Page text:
The Canadian government finally seems to have realized allowing individual agencies to create and manage credentials individually, for each business that may want to interact with governmental online services, simply does not make sense, including from a cybersecurity standpoint. Starting soon, users who want to login will have to go through a whole new system.
CIPO (the Canadian Intellectual Property Office) recently started offering information and training on the upcoming changes, so as to allow businesses to make the transition, including those that may need to interact with I.P.-related services, for example as to patents, trademarks or industrial designs.
The new system being deployed by the Canadian government will do away with ISED, the former system whereby businesses could create user IDs to login and interact with governmental online services.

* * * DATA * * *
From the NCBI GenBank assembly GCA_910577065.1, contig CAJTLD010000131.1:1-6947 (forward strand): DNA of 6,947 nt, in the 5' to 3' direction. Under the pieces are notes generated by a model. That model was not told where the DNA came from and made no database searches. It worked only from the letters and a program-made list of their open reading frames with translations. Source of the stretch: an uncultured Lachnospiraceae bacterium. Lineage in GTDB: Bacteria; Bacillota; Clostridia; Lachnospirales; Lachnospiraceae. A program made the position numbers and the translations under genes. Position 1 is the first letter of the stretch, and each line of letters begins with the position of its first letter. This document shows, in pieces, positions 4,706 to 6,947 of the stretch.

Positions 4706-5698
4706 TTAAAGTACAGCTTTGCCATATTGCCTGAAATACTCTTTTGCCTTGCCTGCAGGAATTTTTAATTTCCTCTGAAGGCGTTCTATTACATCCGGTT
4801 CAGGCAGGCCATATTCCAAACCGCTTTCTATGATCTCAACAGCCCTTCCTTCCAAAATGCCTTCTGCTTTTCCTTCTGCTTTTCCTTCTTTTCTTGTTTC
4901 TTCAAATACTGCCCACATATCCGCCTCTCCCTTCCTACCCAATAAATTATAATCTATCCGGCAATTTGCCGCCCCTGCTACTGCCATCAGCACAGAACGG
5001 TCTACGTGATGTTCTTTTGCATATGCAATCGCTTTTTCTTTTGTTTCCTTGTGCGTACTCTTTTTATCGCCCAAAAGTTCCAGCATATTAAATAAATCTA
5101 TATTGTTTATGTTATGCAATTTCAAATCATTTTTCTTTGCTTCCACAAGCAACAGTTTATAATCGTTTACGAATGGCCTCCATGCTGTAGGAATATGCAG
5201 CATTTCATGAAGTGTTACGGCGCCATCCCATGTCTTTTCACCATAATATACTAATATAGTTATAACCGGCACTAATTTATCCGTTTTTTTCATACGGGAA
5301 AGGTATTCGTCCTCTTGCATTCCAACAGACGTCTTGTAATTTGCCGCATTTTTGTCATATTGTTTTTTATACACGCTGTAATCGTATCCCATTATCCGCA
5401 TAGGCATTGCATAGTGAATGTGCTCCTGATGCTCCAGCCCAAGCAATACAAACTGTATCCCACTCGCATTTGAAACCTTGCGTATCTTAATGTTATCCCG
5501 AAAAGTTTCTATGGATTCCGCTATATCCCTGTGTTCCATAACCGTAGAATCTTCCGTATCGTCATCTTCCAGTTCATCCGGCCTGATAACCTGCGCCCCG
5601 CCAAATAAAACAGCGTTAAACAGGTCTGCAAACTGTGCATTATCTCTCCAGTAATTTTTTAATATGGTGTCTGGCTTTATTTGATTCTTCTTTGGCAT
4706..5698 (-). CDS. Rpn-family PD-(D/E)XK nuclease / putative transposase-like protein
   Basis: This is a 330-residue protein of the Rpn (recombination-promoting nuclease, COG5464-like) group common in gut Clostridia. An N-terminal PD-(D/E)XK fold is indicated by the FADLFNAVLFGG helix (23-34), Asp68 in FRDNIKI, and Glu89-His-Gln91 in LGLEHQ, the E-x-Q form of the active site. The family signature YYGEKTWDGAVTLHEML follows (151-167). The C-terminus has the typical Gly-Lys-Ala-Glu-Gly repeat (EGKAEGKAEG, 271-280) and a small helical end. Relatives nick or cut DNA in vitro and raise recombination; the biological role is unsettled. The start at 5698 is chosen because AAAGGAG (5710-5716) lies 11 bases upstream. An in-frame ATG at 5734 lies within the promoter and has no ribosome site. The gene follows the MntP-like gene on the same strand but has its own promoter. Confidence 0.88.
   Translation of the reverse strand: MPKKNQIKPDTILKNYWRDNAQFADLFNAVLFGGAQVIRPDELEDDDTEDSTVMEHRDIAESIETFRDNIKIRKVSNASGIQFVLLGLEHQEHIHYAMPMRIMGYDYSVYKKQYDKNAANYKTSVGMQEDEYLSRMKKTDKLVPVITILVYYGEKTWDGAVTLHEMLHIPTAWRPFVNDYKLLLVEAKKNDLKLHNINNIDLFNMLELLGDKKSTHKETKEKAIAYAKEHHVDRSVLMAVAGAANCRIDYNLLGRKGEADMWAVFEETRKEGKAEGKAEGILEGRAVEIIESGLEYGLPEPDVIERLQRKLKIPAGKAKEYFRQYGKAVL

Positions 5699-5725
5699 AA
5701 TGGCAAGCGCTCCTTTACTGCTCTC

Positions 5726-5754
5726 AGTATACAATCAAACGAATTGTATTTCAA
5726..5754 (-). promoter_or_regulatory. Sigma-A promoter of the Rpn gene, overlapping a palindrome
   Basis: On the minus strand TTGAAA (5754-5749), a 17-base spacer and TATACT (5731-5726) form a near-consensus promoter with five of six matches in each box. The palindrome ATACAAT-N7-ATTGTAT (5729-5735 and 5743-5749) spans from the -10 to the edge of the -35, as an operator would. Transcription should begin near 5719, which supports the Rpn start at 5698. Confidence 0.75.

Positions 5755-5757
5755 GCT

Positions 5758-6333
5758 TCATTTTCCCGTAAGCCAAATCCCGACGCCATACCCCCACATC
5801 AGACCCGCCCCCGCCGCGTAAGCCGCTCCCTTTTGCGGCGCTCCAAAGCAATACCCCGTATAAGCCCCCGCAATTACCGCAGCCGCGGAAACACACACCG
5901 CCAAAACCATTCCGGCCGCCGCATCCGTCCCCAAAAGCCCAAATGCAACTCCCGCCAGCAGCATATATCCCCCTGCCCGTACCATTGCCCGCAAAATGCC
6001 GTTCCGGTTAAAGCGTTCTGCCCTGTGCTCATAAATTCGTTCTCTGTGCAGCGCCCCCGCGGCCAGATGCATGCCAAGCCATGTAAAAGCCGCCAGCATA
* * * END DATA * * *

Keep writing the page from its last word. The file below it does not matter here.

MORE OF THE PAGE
The new identification process will involve each business creating an ID (called the GCKey) to which authorized individual users will have to be linked. The system will also require individuals to go through identification and authentication, to make sure they are the actual individual they purport to be and that they are indeed authorized by the organization at issue. Though you may think this was already the case, it was not.
One offshoot of this new method of allowing access by users on behalf of their organization is that it will do away with the sharing of credentials. Once implemented, it will no longer be possible for all users of an organization to “share” a single user ID (account), as was so frequently until now, for purposes of accessing governmental online services.
The new system will also force all user to use 2-step verification to login into their online account, also something most large organizations have been requiring for a while now. The actual implementation of the changes start March 28.